That's one of my pet peeves when reading a lot of complaints about new board designs -- armies generally have to deal with the terrain they encounter "as is," they don't get to complain that trees are blocking what would be a great LOS or that the configuration of the buildings precludes VBM.Maybe I am missing something but it is not like the terrain the various armies ran across was designed with ASL in mind. Isn't the idea to use what is there to the best of one's abilities?
Wow. Your B.1 must be worded very differently to mine. Mine gives guidance on how to interpret existing board artwork so as to avoid confusion. It says nothing about creating new board artwork that might cause confusion, which most rational folks would conclude would be a poor idea and should be avoided (especially when it's really, really easy to do so).B.1 says you can put your grain or brush wherever looks best.
You're just being obstinate.Wow. Your B.1 must be worded very differently to mine.
For aesthetic purposes, terrain symbology may extend marginally out of a hex into an adjacent hex of another type, but most hexes are dominated by one specific terrain type...
Here's a a draft village with more steppe-like terrain and hedges as fence "design for effect"
I think of it as the bridge was placed there as a necessary crossing and the marsh slowly dried up or was drained over time.I agree. Not to be nitpicky but building a bridge is not an easy undertaking, so seeing one placed in an avoidable location seems unrealistic. I otherwise really like the map.
Why?I'm not a fan of how one can't lay a firelane down the road. Unless there is some special EXC that I'm not aware of for the narrow roads.
I like the hedges between the grain hexes. It's new, cuts down the LOS, it's unique and 'snappy'.One wonders who in their right mind would build a bridge over some marsh when beating a road around the marsh would take considerably less effort. Erecting that bridge would have taken more effort than building both hamlets combined.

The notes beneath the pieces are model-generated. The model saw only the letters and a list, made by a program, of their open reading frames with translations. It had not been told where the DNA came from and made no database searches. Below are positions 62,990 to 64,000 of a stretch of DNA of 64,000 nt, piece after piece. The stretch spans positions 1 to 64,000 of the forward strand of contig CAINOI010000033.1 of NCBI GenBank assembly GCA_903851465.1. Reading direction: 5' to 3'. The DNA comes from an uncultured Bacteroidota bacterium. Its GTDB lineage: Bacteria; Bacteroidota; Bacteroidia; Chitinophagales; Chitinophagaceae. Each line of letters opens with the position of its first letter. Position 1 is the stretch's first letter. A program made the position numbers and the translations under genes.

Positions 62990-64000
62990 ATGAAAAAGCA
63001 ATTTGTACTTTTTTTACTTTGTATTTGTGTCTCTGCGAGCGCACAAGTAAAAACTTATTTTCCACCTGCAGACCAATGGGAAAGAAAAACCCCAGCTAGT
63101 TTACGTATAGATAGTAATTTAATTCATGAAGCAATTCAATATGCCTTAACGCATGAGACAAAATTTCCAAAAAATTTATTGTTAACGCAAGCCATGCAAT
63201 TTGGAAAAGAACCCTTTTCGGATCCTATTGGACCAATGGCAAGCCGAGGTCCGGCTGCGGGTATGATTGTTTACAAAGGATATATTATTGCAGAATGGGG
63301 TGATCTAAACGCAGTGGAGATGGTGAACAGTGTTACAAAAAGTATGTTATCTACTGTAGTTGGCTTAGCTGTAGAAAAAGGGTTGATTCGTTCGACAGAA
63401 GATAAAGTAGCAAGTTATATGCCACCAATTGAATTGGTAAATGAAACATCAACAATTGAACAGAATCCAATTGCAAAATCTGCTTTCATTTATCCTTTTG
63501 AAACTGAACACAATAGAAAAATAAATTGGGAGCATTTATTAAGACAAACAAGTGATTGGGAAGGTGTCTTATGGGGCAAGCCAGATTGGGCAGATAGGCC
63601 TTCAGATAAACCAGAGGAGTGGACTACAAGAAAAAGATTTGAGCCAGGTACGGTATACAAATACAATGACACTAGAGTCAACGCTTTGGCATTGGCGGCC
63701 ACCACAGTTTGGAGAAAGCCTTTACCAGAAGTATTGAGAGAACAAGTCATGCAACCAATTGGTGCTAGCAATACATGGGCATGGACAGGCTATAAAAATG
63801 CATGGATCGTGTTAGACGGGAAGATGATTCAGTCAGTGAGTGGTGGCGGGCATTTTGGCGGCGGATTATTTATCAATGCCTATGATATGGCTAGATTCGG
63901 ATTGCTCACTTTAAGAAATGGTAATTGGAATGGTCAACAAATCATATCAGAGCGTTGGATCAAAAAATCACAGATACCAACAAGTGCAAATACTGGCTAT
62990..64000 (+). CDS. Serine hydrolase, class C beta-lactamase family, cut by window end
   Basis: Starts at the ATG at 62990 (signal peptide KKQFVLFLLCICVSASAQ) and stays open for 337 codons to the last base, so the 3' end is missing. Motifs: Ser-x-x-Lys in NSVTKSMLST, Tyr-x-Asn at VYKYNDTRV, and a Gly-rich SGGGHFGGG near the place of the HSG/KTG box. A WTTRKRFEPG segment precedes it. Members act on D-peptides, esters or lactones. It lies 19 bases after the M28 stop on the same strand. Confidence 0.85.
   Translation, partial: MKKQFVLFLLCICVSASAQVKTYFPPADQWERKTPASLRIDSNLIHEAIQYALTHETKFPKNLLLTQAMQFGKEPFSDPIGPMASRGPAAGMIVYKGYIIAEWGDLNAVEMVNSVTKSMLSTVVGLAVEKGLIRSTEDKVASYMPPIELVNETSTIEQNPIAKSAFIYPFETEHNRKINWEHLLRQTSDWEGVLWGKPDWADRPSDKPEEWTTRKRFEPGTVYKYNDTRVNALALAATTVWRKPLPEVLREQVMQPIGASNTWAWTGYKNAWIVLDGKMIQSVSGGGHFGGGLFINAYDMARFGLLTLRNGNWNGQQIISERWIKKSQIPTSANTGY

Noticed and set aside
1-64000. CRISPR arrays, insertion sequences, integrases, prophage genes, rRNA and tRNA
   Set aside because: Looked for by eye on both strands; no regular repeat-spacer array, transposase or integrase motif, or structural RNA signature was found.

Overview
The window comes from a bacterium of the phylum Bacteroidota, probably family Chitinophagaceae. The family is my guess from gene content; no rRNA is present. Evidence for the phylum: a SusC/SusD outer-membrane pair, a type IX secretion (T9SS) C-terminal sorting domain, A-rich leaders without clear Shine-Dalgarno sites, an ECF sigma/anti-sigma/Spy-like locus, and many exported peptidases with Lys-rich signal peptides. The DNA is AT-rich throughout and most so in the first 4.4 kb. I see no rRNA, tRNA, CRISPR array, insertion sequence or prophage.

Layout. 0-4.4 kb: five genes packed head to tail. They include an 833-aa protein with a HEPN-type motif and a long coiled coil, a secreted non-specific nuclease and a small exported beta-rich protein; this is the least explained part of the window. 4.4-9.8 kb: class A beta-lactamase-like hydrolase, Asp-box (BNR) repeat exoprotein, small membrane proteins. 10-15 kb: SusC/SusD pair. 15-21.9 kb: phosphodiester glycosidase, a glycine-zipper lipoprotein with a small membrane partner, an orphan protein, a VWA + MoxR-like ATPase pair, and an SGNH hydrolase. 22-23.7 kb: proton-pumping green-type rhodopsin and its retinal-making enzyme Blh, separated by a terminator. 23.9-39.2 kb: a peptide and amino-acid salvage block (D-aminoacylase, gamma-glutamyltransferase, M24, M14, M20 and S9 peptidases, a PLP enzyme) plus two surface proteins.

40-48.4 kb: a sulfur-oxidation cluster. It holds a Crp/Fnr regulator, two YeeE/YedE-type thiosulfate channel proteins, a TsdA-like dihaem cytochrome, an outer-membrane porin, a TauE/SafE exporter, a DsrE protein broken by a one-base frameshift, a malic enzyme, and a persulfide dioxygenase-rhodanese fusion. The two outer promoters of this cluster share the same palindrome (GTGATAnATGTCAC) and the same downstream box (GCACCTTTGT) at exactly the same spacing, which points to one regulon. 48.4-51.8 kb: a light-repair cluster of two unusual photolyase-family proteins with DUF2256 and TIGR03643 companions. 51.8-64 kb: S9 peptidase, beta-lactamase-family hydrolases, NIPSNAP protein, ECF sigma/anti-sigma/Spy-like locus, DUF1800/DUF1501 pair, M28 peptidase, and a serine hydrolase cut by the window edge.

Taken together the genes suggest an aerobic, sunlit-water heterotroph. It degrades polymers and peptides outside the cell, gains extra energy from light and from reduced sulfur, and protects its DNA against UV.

Otherwise seems logical enough, but as stated above, I don't believe all those hedges should be there. The wooden fences between each plot are not worthy of being depicted on the map, for the most part.
That little quarry in O2 needs a little pond beside it -- maybe just a hexside pond across N1/O2.
Just say no to barb wire. Too much pain for too little gain.what's wrong with using barb wire fence rules from the various official HASLs it appears in to denote the fence effects and thens using the artwork that already is used on official HASL maps?
Why? Because I look at the pictures in the original post and they seem pretty straight. So straight that nothing seems to interfere with LOS down them. To design for that effect, the road should run down a hexgrain. The lack of cover also means crossing the street would perilous. Far more perilous than a Snap Shot. To design for that effect, the roads should be in their own hex.Why?
If I'm defending that town I'm digging Foxholes in the grainfields like it's nobodies business. Because that's where the action's at... keeping the attacker out of town, because once he gets in it turns into a CC brawl.
My take on the terrain, Marks photos, and east front memoirs is that when down in the saddle troops were unable to see over the next rise. Thus level 1 hills seems to best represent the situation over slopes and hillocks (plus my graphic for hillocks sucks!). if this was a fort board, I would mix in all three but I feel this best represents the "feel" for what you can do with a geo-board. Point taken about the valley hexsides.I like that, but how about replacing the hills with Slope or even hillock terrain? I think BFP's CoS maps did a good job in replicating 'Open' (Ukrainian/Russian) Steppe on some of the maps.